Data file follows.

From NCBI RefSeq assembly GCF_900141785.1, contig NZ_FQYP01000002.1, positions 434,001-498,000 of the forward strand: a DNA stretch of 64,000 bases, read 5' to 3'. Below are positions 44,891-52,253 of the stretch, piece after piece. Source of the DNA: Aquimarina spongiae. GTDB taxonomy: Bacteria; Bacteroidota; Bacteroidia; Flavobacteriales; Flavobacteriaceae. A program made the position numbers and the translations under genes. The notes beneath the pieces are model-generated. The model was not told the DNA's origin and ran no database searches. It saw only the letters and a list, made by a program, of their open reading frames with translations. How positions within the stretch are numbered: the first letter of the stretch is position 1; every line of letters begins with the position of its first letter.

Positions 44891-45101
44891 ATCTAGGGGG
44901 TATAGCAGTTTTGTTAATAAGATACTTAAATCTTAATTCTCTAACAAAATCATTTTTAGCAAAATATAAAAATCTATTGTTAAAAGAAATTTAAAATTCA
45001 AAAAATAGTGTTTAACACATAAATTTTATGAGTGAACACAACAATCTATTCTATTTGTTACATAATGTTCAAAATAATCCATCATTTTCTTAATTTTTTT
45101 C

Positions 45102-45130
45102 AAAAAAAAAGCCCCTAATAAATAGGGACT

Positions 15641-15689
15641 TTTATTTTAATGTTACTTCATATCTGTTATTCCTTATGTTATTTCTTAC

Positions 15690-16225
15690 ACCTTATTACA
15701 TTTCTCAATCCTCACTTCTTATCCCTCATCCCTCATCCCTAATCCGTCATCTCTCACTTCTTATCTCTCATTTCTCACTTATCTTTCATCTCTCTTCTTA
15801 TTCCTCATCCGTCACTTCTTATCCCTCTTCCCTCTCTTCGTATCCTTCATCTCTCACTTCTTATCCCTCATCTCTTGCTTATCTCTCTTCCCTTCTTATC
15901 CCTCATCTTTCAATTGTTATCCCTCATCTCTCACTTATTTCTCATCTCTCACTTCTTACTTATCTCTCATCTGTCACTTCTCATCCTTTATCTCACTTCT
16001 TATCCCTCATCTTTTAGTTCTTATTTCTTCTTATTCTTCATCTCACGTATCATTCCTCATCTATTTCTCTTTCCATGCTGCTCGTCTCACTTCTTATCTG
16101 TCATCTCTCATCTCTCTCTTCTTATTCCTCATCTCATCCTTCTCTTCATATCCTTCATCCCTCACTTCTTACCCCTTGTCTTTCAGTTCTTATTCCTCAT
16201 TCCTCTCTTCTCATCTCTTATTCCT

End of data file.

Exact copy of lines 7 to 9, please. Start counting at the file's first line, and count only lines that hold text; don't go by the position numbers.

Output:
Positions 45102-45130
45102 AAAAAAAAAGCCCCTAATAAATAGGGACT

Positions 15641-15689